My own family's experience mirrors this depiction. My maternal grandfather was a life-long GM employee. He and my grandmother raised their family on the east side of "inner city" Detroit. They loved their neighborhood and cultivated decades-long relationships with all their neighbors. By the time my grandfather died of a heart attack in 1975, the neighborhood had already begun to change. Crime was becoming a problem and my family feared for my grandmother's safety living alone in the house. They eventually convinced her to sell the home and buy a condo in the suburbs. Over time, all the rest of my aunts and uncles made the same type of move out to the suburbs, where they spent their remaining years in life. I only have one relative who lives in Detroit now -- an uncle who lives in the same condo my grandmother bought in 1975.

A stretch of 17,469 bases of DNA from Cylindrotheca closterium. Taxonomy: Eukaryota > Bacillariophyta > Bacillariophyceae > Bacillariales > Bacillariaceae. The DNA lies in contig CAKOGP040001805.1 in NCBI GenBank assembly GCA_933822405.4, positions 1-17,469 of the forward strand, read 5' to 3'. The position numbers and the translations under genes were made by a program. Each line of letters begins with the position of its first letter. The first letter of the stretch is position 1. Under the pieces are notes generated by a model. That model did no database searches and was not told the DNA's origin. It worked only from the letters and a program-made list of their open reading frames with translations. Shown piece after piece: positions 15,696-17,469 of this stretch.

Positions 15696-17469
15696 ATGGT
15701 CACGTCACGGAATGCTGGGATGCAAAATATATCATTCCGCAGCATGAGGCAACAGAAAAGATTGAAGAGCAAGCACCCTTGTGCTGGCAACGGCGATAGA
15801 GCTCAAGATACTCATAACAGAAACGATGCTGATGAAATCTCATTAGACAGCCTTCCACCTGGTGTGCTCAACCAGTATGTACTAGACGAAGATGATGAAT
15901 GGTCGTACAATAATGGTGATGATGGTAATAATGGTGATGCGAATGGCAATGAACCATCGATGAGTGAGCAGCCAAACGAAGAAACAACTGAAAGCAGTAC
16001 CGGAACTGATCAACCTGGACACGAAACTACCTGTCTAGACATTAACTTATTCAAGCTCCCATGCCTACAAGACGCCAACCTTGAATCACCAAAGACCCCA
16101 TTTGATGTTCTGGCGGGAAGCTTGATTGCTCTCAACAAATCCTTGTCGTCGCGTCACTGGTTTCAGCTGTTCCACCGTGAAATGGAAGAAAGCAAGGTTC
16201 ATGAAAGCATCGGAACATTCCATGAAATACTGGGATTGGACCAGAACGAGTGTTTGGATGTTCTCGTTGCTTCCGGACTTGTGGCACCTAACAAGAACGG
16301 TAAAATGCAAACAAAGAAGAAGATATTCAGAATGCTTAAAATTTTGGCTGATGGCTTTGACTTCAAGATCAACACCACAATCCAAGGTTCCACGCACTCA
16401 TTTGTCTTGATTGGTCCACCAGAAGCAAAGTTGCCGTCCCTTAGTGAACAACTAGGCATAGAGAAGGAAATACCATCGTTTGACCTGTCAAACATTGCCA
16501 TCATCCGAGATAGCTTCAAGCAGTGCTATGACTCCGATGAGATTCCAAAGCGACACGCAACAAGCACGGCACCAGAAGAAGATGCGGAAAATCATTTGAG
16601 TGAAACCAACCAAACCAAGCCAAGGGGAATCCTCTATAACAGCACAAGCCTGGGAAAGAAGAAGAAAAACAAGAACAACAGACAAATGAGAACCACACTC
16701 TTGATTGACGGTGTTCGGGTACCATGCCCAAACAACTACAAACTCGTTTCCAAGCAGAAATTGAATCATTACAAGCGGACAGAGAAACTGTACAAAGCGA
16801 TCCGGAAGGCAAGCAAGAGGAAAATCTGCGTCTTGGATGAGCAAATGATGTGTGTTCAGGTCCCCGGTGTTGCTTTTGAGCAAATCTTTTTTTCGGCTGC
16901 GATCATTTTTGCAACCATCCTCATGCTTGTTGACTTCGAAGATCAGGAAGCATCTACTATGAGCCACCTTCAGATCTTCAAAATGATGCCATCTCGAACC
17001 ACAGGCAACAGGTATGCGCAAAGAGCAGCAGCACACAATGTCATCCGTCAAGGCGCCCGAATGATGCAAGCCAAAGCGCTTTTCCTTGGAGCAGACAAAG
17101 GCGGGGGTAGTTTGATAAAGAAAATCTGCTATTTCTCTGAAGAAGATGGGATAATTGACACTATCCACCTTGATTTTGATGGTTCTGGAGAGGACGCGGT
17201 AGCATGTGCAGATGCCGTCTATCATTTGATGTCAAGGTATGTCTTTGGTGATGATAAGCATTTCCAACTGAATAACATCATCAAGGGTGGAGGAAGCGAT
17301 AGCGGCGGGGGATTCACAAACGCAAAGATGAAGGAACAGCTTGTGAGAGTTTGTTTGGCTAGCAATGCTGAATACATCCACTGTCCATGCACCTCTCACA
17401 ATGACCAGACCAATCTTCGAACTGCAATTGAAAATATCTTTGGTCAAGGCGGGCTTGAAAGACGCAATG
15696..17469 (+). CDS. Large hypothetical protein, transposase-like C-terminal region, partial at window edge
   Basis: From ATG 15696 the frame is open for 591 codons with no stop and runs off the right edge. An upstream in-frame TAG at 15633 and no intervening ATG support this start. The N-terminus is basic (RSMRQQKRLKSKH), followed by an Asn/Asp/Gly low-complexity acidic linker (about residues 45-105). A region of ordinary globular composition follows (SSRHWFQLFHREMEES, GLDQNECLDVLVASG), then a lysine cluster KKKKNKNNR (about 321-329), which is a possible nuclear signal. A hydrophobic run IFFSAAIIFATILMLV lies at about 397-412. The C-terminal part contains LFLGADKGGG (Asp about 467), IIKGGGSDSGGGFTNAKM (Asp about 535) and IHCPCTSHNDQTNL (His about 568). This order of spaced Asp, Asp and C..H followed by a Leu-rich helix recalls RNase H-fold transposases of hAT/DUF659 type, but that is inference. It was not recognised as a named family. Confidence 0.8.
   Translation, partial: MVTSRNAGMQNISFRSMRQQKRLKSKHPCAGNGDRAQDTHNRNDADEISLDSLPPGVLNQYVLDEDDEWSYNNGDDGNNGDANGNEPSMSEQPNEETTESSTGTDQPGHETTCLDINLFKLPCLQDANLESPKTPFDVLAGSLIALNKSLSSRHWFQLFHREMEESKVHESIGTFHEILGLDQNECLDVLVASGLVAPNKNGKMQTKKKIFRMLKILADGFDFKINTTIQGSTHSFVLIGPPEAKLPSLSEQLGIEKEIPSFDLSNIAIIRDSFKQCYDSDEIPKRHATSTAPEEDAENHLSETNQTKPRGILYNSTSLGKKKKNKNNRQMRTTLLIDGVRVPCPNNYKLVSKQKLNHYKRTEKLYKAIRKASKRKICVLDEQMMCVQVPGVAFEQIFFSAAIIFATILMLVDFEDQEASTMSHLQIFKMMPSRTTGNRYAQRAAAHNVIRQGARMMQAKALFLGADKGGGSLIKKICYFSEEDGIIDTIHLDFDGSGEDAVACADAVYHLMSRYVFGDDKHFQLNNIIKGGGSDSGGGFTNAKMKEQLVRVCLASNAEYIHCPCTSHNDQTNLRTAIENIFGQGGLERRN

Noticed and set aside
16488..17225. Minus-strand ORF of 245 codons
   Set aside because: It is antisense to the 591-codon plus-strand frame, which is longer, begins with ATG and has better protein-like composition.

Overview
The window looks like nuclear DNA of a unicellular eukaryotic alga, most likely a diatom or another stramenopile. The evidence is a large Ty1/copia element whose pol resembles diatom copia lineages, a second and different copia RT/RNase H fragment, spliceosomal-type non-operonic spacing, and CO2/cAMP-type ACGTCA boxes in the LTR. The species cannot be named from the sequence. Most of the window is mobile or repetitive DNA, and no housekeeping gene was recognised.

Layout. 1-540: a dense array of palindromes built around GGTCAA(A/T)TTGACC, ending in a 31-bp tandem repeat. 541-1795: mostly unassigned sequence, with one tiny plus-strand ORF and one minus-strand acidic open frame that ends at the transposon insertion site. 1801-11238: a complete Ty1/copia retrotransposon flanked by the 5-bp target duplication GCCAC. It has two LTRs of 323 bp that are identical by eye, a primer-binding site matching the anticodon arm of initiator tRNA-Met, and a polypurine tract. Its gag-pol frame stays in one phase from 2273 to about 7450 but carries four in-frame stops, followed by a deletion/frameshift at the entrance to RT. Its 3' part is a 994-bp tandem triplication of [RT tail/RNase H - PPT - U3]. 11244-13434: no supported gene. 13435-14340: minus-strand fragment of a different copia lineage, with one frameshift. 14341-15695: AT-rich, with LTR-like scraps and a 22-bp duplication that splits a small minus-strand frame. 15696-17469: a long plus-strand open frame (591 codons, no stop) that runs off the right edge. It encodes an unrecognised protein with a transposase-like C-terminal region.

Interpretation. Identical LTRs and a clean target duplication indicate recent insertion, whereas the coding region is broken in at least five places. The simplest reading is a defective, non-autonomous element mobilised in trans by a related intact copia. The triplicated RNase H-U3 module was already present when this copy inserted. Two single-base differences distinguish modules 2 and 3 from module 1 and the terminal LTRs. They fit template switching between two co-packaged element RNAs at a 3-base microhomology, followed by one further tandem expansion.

My paternal grandparents also grew up in Detroit and raised their family there. After my grandfather returned from WWII, he worked for Shell scouting out locations for service stations. Here is a very interesting picture of him opening a station in 1962 as part of "urban renewal." When the opportunity came up at Shell to move to a position in Hawaii, he jumped at the chance. He had spent time stationed there during the war and loved it. My grandparents said goodbye to Detroit and never looked back. Eventually they moved to California to retire.
posted by Otis at 7:05 AM on February 16, 2006


There's an excellent book on the topic of what went wrong with Detroit, where is it now and where is it going called 'Stalking Detroit'. I've only been there once but it made me a lifetime Detroit-aphile, great city.
posted by PHINC at 1:45 PM on February 16, 2006


Wow, thanks guys!
posted by dejah420 at 2:26 PM on February 16, 2006